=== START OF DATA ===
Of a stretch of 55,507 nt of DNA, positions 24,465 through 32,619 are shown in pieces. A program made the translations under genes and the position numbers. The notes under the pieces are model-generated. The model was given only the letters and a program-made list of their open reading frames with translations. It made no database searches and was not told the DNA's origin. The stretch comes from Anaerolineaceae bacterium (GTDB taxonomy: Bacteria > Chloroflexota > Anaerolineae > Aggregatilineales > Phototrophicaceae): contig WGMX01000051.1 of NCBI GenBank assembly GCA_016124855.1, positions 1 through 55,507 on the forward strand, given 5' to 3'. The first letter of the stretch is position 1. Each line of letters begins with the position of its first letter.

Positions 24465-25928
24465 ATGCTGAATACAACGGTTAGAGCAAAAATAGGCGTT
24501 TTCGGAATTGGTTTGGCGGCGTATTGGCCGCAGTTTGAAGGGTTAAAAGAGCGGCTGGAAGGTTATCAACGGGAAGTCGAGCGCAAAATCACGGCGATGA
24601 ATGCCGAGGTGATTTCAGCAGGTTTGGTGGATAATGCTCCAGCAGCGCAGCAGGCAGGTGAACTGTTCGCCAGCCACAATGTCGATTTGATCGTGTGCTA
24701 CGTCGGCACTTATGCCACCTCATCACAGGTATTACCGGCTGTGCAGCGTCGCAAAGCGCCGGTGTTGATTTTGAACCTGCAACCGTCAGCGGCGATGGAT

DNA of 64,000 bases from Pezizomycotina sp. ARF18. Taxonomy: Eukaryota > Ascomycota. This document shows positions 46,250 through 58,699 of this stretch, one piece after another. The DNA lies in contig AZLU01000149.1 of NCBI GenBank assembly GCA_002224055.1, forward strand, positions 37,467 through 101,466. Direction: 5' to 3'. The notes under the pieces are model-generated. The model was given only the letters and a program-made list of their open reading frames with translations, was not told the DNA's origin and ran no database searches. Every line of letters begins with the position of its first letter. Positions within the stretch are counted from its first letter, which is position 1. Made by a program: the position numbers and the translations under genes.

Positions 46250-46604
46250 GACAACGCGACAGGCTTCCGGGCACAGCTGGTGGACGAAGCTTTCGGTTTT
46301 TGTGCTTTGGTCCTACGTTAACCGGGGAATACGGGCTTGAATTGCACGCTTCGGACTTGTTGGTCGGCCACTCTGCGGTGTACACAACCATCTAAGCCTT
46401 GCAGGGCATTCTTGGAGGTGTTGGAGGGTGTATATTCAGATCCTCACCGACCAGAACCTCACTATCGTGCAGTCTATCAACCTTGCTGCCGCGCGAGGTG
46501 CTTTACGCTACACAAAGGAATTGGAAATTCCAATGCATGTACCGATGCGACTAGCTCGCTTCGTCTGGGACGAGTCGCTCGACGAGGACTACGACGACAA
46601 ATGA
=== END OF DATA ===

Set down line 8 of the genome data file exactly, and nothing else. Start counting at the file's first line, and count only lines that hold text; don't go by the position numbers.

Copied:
Positions 46250-46604